"In biology we're learning about genetics," Alex started, picking up his fork and mixing his green beans into the mashed potatoes. He felt his parents watching him. He knew he was being unfair.
"The thing is…you both have blue eyes and-well," Alex paused and surged forward, "I don't," Alex hazarded to raise his brown eyes to his parent's faces. He saw pain and understanding and any false hopes he was holding on to were immediately and effectively dashed.
"Alex-," his mother started.
"No. Just wait. I need to ask this," Alex took a deep breath, "I have to know. I was adopted wasn't I?"
Alex watched as his parents looked at each other and reach out for the other's hand.
"Yes, Alex. You were adopted," his mother finally sighed, a single tear escaped her bright blue eye and rolled down her cheek.
"I'm so proud of you!"
"Are you going to college?"
"What do you plan to study?"
"What are your goals now that High School is over?"
"Cheers to the graduate!"
Alex lay exhausted in his bed, the alarm clock next to his head glowed red digits indicating the day was almost over.
flash flash 11:59 flash flash 12:00 flash flash
"Thank God," he whispered.
The day had been a whirlwind starting at 7am when Crystal (who was now a slightly annoying 9-year old) had jumped on Alex and woke him up; woke him after only three hours of sleep.
From that moment forward it had been a blur of ceremony, gushing relatives, parties, gifts and food. Alex had endured it with gritted teeth. In his head he was anxiously counting the days until he left.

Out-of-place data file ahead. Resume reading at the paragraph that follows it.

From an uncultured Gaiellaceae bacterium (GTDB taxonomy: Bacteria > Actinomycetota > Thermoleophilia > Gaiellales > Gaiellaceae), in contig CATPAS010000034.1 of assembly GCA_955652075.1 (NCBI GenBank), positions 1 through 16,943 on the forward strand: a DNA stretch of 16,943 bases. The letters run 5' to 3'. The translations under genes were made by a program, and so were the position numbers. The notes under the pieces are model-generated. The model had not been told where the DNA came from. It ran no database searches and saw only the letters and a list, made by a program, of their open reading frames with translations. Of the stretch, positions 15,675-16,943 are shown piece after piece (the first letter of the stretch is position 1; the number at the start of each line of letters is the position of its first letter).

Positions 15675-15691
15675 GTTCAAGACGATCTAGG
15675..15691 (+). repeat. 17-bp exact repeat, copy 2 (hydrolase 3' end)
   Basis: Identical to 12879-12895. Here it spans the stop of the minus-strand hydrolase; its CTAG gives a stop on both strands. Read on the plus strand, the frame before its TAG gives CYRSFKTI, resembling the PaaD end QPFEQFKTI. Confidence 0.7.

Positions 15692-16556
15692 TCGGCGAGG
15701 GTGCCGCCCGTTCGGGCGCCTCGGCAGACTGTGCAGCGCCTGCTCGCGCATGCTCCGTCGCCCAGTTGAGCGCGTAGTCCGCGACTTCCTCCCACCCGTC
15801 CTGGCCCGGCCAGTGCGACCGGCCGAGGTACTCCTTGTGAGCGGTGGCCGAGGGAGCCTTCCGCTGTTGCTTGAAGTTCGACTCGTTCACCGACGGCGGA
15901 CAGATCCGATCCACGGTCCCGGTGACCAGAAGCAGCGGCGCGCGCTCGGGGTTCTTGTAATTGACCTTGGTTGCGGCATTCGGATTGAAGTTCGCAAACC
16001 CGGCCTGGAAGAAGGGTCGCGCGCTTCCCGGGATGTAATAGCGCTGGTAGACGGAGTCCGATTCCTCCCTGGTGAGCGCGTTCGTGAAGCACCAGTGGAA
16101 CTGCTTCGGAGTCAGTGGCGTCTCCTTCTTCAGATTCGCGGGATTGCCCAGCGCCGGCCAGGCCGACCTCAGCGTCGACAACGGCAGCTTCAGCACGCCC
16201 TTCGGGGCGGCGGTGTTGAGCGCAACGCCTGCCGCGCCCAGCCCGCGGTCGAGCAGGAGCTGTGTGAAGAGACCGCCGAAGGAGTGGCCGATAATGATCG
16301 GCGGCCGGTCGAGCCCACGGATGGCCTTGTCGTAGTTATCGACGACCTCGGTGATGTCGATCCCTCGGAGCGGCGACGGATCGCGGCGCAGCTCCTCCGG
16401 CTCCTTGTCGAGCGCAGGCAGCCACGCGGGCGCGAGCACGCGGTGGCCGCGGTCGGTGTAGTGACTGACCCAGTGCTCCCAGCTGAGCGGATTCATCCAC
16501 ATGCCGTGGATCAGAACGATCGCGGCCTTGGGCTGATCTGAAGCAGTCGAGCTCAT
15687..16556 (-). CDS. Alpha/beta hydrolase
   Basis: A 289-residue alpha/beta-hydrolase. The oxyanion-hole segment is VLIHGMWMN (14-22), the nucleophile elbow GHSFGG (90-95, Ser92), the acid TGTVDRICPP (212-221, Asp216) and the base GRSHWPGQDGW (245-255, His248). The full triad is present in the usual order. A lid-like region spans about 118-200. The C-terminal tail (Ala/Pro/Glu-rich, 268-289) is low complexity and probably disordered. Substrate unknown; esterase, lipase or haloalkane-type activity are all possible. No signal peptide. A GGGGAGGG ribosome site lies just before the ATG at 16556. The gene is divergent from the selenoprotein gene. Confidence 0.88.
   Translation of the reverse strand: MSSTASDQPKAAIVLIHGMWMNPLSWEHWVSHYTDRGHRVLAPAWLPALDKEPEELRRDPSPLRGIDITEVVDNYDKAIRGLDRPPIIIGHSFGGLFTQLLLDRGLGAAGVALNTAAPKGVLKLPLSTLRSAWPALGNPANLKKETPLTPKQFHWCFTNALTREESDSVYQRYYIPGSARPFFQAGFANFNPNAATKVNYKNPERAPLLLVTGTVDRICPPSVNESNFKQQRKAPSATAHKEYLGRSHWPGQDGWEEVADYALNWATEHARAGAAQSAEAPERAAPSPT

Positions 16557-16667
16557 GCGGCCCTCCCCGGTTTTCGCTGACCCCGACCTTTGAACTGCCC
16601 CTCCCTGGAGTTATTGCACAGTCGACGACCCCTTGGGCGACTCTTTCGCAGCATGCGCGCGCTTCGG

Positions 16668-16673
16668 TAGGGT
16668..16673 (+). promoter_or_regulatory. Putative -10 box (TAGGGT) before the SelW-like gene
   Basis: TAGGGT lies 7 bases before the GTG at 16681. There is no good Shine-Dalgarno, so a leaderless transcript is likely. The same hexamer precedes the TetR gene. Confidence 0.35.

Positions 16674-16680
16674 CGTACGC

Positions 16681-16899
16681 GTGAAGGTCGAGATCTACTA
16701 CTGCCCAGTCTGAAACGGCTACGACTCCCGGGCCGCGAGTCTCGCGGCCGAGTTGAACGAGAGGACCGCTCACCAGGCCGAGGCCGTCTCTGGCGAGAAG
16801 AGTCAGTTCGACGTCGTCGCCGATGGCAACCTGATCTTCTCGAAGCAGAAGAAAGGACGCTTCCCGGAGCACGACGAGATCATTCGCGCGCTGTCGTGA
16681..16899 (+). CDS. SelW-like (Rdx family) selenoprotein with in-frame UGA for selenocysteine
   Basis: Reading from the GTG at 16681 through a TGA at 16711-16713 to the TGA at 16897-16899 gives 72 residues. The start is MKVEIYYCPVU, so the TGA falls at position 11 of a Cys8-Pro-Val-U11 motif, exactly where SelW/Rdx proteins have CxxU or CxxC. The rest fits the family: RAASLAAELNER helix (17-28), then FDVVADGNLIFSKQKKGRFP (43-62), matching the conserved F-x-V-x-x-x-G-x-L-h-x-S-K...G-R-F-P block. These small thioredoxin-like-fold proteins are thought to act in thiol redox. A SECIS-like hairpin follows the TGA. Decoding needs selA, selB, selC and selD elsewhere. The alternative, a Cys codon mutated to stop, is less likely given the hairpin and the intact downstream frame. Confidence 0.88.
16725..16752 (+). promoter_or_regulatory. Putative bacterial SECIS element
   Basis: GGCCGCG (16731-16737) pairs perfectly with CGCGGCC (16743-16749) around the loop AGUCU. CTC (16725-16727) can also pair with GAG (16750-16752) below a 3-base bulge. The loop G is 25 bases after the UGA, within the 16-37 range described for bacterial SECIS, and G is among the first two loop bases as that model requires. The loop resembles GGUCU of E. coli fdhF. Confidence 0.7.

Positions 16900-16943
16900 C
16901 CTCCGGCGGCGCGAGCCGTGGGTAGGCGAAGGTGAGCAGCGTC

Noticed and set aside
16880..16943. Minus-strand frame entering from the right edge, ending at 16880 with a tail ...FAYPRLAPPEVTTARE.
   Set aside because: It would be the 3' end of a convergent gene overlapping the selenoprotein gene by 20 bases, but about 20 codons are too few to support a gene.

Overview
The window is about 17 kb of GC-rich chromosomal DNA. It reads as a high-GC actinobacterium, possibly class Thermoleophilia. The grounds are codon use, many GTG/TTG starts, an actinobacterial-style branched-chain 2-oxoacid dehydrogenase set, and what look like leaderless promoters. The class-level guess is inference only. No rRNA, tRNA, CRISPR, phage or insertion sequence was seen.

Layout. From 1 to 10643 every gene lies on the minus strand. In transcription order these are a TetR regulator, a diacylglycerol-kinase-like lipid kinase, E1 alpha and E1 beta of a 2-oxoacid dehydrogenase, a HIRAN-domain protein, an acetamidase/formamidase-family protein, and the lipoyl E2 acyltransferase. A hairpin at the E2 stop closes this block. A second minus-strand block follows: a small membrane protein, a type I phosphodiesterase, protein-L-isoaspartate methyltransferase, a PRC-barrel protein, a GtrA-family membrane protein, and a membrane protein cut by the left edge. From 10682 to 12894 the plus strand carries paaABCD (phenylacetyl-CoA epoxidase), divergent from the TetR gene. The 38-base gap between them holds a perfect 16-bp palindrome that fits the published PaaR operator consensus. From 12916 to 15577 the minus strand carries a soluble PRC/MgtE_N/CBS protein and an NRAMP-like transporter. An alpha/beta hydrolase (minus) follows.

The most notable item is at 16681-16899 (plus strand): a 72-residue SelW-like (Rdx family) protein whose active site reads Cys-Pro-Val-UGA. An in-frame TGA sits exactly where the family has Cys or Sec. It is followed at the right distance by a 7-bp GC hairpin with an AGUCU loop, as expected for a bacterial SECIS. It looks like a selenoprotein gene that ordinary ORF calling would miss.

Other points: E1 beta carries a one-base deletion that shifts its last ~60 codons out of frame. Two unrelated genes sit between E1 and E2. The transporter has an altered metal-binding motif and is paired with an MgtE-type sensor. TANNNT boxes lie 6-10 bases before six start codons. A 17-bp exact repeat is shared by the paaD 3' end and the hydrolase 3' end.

Alex turned 18 years old in January (an arbitrary date chosen by his adopted parents, he'd learned, because his actual birth-date was unknown). The year before he had applied and had been accepted to Northeastern University; starting with an early selection of summer classes. Alex was leaving the wilds of Montana, the place he'd called home for 18 years, for the wilds of Boston. He couldn't wait. Three more days and he was gone.
Eyes heavy and burning, Alex stared at the luggage that was piled under his bedroom window. He was mostly packed, with only a few more things left to do before he was gone. His parents had fought him on this early departure, but not too hard. Since learning he was adopted, Alex had retreated. He used to be very close to his parents but now he felt something else. He felt betrayed by them. By the people who were the most important to him. The people he had most needed to trust in and believe. Alex didn't know if he could get back from that betrayal. He had not really thought about his birth parents at all. As far as he was concerned, they were only his genetic donors. His real parents were the people who had raised him; but they had raised him in a lie and that was what hurt him the most.